Sales tax is projected to remain stable.

Due to lower fuel costs and declining participation the costs for mandated education and transportation services for children with special need are decreasing in the 2010 budget. This program has experienced significant increases in recent years.

And a financial plan for the new emergency communication system was developed that avoids a debt payment in 2010.

Revenues from the federal government and beleaguered state government are forecast as realistically as possible, given the limited information available about future aid from those sources, Church added.

There are three positions in the DSS created to handle the significantly rising caseload, which are 100 percent funded by the state, he said.

Also, the position of Emergency Medical Services Coordinator was created in the Emergency Management Department. An additional $163,000 in new annual revenue offsets the cost of this position.

Oswego is the only nuclear host county without an EMS coordinator as part of its radiological response plan, Church pointed out.

There are a few other positions in the budget that have been reclassified or upgraded and paid for by downgrades or elimination of other positions, he said.

“These are adjustments made to improve efficiencies, respond to changing service demands, plan for succession and resolve identified compensation inequities,” Church said. “They can be more fully addressed during committee budget meetings.”

Between now and the adoption of the budget, some factors may change that could effect the legislature’s budget deliberations, Church noted.

For example, he said, the contract for provision of senior citizens meals expires and proposals must be evaluated. The 2010 budget currently holds the program’s cost stable.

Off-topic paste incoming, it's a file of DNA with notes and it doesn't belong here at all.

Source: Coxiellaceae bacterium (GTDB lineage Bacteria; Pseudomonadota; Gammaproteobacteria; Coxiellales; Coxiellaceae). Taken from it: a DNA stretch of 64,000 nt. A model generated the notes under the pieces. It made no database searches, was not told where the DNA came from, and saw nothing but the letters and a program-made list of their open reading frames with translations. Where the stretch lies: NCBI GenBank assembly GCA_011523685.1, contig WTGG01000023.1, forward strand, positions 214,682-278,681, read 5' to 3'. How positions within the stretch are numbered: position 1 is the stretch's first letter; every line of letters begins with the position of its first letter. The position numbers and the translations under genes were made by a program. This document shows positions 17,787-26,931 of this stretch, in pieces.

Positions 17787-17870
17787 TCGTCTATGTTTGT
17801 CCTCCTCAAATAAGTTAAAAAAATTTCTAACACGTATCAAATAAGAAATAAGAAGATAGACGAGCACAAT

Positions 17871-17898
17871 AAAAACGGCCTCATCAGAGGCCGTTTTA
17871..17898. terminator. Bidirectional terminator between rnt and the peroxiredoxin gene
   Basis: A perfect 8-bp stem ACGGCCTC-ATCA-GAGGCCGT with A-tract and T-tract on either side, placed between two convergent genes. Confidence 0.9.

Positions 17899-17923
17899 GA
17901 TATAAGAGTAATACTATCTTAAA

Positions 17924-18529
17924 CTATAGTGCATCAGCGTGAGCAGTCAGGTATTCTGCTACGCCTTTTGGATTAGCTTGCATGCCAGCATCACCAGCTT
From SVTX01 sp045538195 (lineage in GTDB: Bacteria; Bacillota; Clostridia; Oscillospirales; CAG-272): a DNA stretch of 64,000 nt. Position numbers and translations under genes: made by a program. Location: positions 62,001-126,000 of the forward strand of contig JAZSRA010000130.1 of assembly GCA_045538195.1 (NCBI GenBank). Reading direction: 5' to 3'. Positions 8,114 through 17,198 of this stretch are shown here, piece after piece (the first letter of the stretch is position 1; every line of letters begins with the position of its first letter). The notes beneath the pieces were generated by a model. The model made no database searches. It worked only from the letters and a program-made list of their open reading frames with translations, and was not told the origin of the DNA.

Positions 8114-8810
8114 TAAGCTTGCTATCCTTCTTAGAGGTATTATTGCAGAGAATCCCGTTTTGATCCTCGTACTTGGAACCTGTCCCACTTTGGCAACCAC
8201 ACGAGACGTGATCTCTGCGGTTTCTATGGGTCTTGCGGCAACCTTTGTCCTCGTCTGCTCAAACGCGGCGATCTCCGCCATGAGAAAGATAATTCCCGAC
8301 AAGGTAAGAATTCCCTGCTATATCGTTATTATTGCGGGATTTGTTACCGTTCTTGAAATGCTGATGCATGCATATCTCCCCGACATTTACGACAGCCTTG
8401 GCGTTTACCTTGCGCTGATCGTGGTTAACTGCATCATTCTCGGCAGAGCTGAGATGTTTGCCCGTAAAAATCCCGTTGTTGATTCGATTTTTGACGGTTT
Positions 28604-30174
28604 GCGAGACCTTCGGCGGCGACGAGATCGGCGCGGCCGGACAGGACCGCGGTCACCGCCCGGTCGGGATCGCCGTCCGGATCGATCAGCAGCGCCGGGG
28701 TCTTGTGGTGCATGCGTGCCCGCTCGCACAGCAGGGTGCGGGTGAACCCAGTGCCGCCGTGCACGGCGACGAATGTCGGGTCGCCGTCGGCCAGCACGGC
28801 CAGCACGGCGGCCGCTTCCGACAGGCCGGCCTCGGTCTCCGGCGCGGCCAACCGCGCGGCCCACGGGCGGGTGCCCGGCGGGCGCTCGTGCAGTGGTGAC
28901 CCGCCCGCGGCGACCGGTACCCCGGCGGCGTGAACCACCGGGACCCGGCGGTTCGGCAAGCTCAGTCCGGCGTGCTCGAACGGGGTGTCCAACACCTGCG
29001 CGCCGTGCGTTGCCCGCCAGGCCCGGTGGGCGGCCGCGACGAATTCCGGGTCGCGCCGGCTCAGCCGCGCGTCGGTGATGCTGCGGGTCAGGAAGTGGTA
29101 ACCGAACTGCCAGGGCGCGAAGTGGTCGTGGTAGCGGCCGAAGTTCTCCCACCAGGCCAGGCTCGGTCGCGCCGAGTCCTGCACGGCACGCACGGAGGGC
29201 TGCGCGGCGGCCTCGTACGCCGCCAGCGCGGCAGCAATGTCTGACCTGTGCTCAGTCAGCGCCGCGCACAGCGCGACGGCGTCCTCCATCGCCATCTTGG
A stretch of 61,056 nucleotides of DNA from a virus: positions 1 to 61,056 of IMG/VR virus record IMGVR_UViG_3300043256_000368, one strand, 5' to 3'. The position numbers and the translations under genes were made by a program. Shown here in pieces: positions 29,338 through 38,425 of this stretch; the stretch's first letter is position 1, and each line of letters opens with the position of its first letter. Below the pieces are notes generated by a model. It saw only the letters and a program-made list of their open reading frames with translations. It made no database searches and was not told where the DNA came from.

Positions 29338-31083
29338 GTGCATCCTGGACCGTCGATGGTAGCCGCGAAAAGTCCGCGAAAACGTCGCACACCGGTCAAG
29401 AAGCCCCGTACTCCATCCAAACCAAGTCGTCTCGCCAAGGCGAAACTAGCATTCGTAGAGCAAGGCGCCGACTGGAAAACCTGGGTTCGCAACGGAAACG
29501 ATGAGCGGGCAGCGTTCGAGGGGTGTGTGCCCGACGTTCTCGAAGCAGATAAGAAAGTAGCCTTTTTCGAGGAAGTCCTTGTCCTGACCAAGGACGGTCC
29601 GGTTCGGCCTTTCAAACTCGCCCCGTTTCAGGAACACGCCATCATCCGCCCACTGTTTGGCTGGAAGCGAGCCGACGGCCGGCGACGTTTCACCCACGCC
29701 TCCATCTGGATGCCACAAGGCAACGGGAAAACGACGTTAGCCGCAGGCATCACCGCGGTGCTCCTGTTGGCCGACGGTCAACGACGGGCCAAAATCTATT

The largest unknown is the revenue from the state’s 2010-11 budget, scheduled for adoption next spring.

“I have growing concerns about budget year 2011. Many of the increased spending pressures I identified previously will be repeated in 2011, most significantly from the state,” Church warned. “In addition, the debt payments for the emergency communication system, if approved, will add $2.5 million to $3 million onto the tax levy.”

At this time, the revenue from Nine Mile Unit 1 and the FitzPatrick nuclear plants is unpredictable for 2011.

“This makes some level of tax increase in 2011 a near certainty; a prediction soothed only by the knowledge that the tax rates haven’t increased in the past six years,” he said.

The legislature along with the treasurer’s office and the administrator’s office have been managing the use and reduction of the county’s fund balance and reserves in a multi-year strategy designed to mitigate increasing costs and get the county through to 2012, Church told the committee.

In 2012, all the nuclear plants will either be back on the tax rolls or in new tax agreements with increased payments to the county, Church said, adding, “I strongly recommend we continue this strategy.”

“This year’s budget process was lengthy and considering the intense pressure from external factors, very challenging,” Church said. “I’d like to thank the members of the legislature for their patience and guidance, and thank the department heads and staff for their cooperation in identifying cost reductions. As always, I appreciate the daily year-long work of Budget Analyst Steve Loadwick and Chief Accountant Mark See.”